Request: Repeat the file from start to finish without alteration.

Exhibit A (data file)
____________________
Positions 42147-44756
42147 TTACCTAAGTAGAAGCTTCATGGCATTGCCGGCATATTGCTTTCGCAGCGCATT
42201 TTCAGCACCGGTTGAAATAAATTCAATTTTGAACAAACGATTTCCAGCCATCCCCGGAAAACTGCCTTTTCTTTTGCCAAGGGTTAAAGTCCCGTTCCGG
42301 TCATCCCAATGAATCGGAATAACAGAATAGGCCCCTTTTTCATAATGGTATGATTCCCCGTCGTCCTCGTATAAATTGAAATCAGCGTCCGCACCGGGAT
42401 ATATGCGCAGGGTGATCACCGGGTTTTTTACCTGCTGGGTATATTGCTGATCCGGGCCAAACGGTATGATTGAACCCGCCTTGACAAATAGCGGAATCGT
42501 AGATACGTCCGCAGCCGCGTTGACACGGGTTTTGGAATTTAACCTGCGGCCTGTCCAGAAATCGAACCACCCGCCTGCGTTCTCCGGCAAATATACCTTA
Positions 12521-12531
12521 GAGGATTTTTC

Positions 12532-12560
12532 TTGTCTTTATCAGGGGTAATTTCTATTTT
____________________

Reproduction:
Positions 42147-44756
42147 TTACCTAAGTAGAAGCTTCATGGCATTGCCGGCATATTGCTTTCGCAGCGCATT
42201 TTCAGCACCGGTTGAAATAAATTCAATTTTGAACAAACGATTTCCAGCCATCCCCGGAAAACTGCCTTTTCTTTTGCCAAGGGTTAAAGTCCCGTTCCGG
42301 TCATCCCAATGAATCGGAATAACAGAATAGGCCCCTTTTTCATAATGGTATGATTCCCCGTCGTCCTCGTATAAATTGAAATCAGCGTCCGCACCGGGAT
42401 ATATGCGCAGGGTGATCACCGGGTTTTTTACCTGCTGGGTATATTGCTGATCCGGGCCAAACGGTATGATTGAACCCGCCTTGACAAATAGCGGAATCGT
42501 AGATACGTCCGCAGCCGCGTTGACACGGGTTTTGGAATTTAACCTGCGGCCTGTCCAGAAATCGAACCACCCGCCTGCGTTCTCCGGCAAATATACCTTA
Positions 12521-12531
12521 GAGGATTTTTC

Positions 12532-12560
12532 TTGTCTTTATCAGGGGTAATTTCTATTTT